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I'd like to store two arrays of floats in a vector like so

float b_pt[16] = {-65.,-55.,-45.,-40.,-35.,-30.,-25.,-20.,20.,25.,30.,35.,40.,45.,55.,65.};
  float b_eta[25] =
  {-4.5,-4.25,-4.,-3.75,-3.5,-3.25,-3.,-2.75,-2.5,-2.25,-2.,-1.,0.,1.,2.,2.25,2.5,2.75,3.,3.25,3.5,3.75,4.,4.25,4.5};

vector<float[]> bins;
bins.push_back(b_pt);
bins.push_back(b_eta);

But get the following error:

g++ -g -Wall -W -Wconversion -Wshadow -Wcast-qual -Wwrite-strings -pthread -m64 -I/opt/local/root-v5-34-00/include -L/opt/local/root-v5-34-00/lib -lGui -lCore -lCint -lRIO -lNet -lHist -lGraf -lGraf3d -lGpad -lTree -lRint -lPostscript -lMatrix -lPhysics -lMathCore -lThread -lpthread -Wl,-rpath,/opt/local/root-v5-34-00/lib -lm -ldl -MMD -MP  -c -o test.o test.cpp
test.cpp: In function ‘int main()’:
test.cpp:31: error: no matching function for call to ‘std::vector<float [], std::allocator<float []> >::push_back(float [16])’
/usr/include/c++/4.2.1/bits/stl_vector.h:600: note: candidates are: void std::vector<_Tp, _Alloc>::push_back(const _Tp&) [with _Tp = float [], _Alloc = std::allocator<float []>]
test.cpp:32: error: no matching function for call to ‘std::vector<float [], std::allocator<float []> >::push_back(float [25])’
/usr/include/c++/4.2.1/bits/stl_vector.h:600: note: candidates are: void std::vector<_Tp, _Alloc>::push_back(const _Tp&) [with _Tp = float [], _Alloc = std::allocator<float []>]
/usr/include/c++/4.2.1/bits/stl_vector.h: In destructor ‘std::_Vector_base<_Tp, _Alloc>::~_Vector_base() [with _Tp = float [], _Alloc = std::allocator<float []>]’:
/usr/include/c++/4.2.1/bits/stl_vector.h:202:   instantiated from ‘std::vector<_Tp, _Alloc>::vector(const _Alloc&) [with _Tp = float [], _Alloc = std::allocator<float []>]’
test.cpp:30:   instantiated from here
/usr/include/c++/4.2.1/bits/stl_vector.h:123: error: invalid use of array with unspecified bounds
/usr/include/c++/4.2.1/bits/stl_construct.h: In function ‘void std::__destroy_aux(_ForwardIterator, _ForwardIterator, std::__false_type) [with _ForwardIterator = float (*)[]]’:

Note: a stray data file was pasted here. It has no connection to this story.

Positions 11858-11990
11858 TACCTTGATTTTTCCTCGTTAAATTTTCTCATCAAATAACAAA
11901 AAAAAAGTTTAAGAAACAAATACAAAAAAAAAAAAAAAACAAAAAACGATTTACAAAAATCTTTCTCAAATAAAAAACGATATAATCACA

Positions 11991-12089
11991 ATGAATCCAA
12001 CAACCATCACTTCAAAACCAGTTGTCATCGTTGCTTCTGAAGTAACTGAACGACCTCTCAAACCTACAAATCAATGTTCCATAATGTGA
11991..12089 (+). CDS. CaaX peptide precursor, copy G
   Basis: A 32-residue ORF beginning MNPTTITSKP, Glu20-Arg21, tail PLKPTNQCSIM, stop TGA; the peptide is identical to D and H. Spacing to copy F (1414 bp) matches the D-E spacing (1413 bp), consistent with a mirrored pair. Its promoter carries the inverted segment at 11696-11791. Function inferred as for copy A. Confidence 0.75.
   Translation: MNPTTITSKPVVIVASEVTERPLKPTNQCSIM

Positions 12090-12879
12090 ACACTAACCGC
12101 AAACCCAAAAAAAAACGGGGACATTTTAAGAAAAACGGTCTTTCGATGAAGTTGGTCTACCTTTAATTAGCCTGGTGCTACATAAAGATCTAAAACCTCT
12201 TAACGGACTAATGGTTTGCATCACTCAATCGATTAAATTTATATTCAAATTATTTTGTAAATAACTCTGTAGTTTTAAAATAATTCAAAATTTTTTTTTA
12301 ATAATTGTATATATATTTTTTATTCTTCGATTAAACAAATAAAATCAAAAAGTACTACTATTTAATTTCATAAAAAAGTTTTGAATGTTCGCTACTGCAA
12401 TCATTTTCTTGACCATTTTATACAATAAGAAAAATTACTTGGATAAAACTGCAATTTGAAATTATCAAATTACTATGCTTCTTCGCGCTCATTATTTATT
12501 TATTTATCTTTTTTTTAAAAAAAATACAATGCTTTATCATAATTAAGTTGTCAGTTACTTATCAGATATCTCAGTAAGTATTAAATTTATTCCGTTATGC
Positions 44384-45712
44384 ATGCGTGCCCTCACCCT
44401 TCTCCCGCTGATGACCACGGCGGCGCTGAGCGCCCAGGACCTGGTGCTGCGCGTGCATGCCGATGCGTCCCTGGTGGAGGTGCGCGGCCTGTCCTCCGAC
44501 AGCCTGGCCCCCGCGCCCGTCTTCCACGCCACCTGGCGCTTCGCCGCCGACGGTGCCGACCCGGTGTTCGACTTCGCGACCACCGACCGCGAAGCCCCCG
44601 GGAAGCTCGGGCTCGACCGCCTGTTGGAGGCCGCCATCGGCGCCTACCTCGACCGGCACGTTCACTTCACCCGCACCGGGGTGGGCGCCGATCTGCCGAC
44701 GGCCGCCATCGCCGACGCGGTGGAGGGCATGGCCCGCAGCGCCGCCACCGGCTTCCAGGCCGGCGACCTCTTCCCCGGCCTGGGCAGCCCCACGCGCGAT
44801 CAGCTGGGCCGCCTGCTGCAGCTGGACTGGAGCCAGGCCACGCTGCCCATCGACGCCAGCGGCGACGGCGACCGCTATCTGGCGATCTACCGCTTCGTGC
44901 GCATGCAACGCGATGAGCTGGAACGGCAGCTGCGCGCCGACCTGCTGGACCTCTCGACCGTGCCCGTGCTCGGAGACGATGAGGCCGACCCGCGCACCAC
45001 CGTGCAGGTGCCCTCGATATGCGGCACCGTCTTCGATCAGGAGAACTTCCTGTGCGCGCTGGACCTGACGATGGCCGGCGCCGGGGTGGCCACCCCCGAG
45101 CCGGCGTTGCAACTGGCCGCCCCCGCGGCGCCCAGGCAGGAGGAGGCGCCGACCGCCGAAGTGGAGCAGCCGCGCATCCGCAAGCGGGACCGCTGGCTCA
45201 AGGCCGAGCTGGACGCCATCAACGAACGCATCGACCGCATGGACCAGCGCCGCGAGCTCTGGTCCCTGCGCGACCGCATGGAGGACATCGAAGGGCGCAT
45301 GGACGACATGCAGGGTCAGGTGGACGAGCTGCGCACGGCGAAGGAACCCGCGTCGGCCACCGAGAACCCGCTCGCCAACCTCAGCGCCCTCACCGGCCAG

/usr/include/c++/4.2.1/bits/stl_construct.h:155:   instantiated from ‘void std::_Destroy(_ForwardIterator, _ForwardIterator) [with _ForwardIterator = float (*)[]]’
/usr/include/c++/4.2.1/bits/stl_construct.h:182:   instantiated from ‘void std::_Destroy(_ForwardIterator, _ForwardIterator, std::allocator<_T2>) [with _ForwardIterator = float (*)[], _Tp = float []]’
/usr/include/c++/4.2.1/bits/stl_vector.h:271:   instantiated from ‘std::vector<_Tp, _Alloc>::~vector() [with _Tp = float [], _Alloc = std::allocator<float []>]’
test.cpp:30:   instantiated from here
/usr/include/c++/4.2.1/bits/stl_construct.h:121: error: cannot increment a pointer to incomplete type ‘float []’

Please advise on how to do this!

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1 Answer 1

up vote 3 down vote accepted

Two arrays with different dimensions have different types. Hence they can not be stored in the same vector. You can instead make them a vector and store as

vector<float> b_pt = {-65.,-55.,-45.,-40.,-35.,-30.,-25.,-20.,20.,25.,30.,35.,40.,45.,55.,65.};
vector<float> b_eta = {-4.5,-4.25,-4.,-3.75,-3.5,-3.25,-3.,-2.75,-2.5,-2.25,-2.,-1.,0.,1.,2.,2.25,2.5,2.75,3.,3.25,3.5,3.75,4.,4.25,4.5};
vector<vector<float>> bins;
bins.push_back(b_pt);   
bins.push_back(b_eta);

or use dynamic allocation and store pointers to float arrays and store as

float* b_pt = new float[16] {-65.,-55.,-45.,-40.,-35.,-30.,-25.,-20.,20.,25.,30.,35.,40.,45.,55.,65.};
vector<float*> bins;
bins.push_back(b_pt);

// later for each i
delete [] bins[i];

I will go with the first option since that way you don't have to worry about leaking memory.


If you don't have C++1 support you can initialize the vectors this way.

float b_pt_data[16] = {-65.,-55.,-45.,-40.,-35.,-30.,-25.,-20.,20.,25.,30.,35.,40.,45.,55.,65.};
vector<float> b_pt(b_pt_data, b_pt_data + 16 );
vector<vector<float> > bins;
bins.push_back(b_pt); 
share|improve this answer
    
Thanks, but the first line of code in the second example is not compiling: error: expected ‘,’ or ‘;’ before ‘{’ token –  user2099143 Apr 24 '13 at 11:10
    
@user2099143 Oh sorry that is available only in C++11. I think you will have to fill the array one by one if you don't have C++11 support. –  Named Apr 24 '13 at 11:15
    
This is the right approach, but you can't initialize vectors in that way. see stackoverflow.com/questions/2236197/… –  Roddy Apr 24 '13 at 11:15
    
@Roddy Yes both initalizer lists are since C++11. I will update the answer for him. just aminute. –  Named Apr 24 '13 at 11:17
    
@user2099143 See the edit. Hoever for the plain array case I think you will have to assign each member one by one to their values. –  Named Apr 24 '13 at 11:23
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